North Korea fired a series of short-range projectiles off its east coast on Saturday that traveled up to 200 kilometers, South Korea's military said.

The projectiles were launched between 9:06 a.m. and 9:27 a.m. from around the Hodo Peninsula, near Wonsan, and traveled between 70 and 200 km to the northeast before falling into the sea, South Korea's Joint Chiefs of Staff said.

The military said South Korea is working with the United States to analyze the projectiles while remaining on the lookout for possible further launches.

The JCS initially said the North had fired short-range missiles but later revised the announcement to "projectiles."

Following the launches, the South Korean government convened an emergency meeting of top officials, including Chung Eui Yong, head of the National Security Office, and spy chief Suh Hoon.

South Korea's government is deeply concerned that North Korea's latest launches violate an inter-Korean military agreement signed last September, Ko Min Jung, spokeswoman for South Korea's presidential office, said after the emergency meeting.

At the second summit between South Korean President Moon Jae In and North Korean leader Kim Jong Un in Pyongyang on Sept. 19, top military officials from both sides signed an agreement to halt all types of provocations to ease military tensions on the Korean Peninsula.

"(The government) is focusing on the fact that the latest launches come amid stalled denuclearization talks, and we hope North Korea will actively participate in reviving momentum for conversation," Ko added.

U.S. Secretary of State Mike Pompeo spoke by phone separately with his South Korean and Japanese counterparts, Kang Kyung Wha and Taro Kono.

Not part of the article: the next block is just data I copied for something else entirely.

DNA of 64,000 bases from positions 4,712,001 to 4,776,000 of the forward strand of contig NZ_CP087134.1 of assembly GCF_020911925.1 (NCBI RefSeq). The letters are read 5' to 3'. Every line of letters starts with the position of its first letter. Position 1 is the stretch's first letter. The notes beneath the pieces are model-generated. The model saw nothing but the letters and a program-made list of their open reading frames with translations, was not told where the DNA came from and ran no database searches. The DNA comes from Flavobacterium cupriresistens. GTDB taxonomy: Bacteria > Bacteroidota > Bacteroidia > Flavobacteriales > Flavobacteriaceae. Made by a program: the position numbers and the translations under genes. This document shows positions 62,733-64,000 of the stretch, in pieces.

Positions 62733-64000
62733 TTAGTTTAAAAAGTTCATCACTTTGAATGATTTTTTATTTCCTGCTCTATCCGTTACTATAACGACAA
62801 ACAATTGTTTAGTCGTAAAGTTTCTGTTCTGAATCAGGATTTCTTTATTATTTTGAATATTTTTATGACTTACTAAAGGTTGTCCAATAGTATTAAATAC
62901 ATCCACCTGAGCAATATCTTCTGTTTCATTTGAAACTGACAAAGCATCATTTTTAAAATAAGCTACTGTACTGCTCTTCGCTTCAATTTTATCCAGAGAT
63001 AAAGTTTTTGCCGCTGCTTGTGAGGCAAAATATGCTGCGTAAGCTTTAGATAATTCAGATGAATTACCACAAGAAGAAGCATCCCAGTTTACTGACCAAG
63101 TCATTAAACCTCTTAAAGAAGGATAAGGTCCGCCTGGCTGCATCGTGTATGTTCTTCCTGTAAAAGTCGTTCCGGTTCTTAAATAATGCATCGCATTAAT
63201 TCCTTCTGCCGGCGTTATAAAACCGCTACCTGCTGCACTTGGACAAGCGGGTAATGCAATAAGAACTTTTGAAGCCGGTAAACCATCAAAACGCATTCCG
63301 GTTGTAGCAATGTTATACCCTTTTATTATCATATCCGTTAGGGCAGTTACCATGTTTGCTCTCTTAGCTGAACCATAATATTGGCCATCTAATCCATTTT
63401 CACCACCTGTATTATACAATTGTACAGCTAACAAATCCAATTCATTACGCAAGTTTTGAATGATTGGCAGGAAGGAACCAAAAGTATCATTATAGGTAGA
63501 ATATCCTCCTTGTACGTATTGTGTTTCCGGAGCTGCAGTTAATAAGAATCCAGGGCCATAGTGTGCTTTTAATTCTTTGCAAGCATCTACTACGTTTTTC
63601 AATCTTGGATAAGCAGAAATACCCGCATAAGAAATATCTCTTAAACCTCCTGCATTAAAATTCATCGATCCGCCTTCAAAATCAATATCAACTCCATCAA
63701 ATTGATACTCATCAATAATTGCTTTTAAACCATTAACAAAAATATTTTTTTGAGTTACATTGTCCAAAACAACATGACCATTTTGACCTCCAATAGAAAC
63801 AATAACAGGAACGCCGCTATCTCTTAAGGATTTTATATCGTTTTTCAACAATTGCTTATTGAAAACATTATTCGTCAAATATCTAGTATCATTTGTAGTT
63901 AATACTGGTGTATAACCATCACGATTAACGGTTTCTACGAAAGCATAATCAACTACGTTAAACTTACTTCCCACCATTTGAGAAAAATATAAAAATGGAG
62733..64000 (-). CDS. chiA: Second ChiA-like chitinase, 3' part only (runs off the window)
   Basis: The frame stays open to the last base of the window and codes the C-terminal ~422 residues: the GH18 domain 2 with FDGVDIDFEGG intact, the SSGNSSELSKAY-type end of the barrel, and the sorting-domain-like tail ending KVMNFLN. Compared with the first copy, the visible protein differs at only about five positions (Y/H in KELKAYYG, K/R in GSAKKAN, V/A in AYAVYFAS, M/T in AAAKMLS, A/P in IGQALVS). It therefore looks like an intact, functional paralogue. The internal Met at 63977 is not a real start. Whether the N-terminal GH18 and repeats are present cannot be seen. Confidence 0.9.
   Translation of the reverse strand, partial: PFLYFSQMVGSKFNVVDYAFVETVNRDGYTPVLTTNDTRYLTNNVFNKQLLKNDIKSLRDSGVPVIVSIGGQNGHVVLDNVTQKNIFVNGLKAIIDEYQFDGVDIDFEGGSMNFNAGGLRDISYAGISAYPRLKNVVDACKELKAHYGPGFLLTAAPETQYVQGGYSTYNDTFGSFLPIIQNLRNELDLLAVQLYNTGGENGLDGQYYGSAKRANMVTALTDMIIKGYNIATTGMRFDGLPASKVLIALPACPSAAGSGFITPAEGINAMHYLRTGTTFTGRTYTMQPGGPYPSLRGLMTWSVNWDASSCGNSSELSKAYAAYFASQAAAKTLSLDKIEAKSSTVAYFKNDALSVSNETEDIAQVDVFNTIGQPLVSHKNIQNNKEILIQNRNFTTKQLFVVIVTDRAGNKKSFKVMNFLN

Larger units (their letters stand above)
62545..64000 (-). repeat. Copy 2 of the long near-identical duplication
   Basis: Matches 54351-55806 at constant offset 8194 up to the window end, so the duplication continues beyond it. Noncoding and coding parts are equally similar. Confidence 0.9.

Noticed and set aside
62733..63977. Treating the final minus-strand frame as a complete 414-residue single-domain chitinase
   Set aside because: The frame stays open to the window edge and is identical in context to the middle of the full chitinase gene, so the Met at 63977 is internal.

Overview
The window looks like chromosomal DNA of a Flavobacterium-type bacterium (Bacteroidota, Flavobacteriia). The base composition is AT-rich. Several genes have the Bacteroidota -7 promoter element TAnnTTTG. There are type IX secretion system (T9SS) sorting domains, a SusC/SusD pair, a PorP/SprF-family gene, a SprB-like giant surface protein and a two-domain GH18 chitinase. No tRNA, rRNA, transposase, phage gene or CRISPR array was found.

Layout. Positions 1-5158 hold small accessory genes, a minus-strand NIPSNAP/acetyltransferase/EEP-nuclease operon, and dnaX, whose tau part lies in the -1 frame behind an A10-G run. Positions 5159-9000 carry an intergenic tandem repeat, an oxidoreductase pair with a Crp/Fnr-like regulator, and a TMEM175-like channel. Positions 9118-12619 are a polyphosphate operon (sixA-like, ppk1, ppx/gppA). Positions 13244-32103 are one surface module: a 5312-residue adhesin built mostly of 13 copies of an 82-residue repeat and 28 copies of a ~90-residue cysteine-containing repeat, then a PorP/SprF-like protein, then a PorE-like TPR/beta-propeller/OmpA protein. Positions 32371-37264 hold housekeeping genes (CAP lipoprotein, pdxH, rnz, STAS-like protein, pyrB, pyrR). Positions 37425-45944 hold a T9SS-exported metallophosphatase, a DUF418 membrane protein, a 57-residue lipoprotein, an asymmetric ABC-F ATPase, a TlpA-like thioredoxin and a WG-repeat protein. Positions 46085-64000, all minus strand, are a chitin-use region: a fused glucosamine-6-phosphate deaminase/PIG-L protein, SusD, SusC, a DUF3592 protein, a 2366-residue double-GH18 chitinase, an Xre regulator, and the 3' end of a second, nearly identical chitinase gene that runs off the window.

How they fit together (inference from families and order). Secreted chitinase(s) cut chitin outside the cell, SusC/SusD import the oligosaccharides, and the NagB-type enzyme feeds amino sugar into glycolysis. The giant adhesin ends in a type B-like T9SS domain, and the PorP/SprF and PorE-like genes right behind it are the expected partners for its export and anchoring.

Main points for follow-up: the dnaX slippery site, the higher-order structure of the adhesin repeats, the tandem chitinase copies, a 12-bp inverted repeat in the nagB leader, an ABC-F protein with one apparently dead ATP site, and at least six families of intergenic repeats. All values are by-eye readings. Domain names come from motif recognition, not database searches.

In their conversation that lasted about five minutes, Kono and Pompeo agreed that the two countries and South Korea will continue to cooperate closely, according to the Japanese Foreign Ministry.

A source at the ministry said Pompeo called Kono, who is on a tour of African countries.

White House press secretary Sarah Sanders said, "We are aware of North Korea's actions tonight. We will continue to monitor as necessary."

Kono and Kang later spoke by phone and confirmed close cooperation, the Japanese Foreign Ministry said.

The Japanese government said it had not observed any ballistic missiles entering its territory or exclusive economic zone and there was "no immediate security threat."

Tokyo does not plan to lodge a protest with Pyongyang over the latest launches, a Japanese government source said.

The launches came after North Korean leader Kim Jong Un oversaw the test-firing in mid-April of what the country called a new "tactical guided weapon."

Since 2017, North Korea has been refraining from conducting ballistic missile tests banned under U.N. resolutions.

Kim is seeking to engage in diplomacy with U.S. President Donald Trump, holding face-to-face meetings with him twice, but the second in Hanoi in February ended without agreement.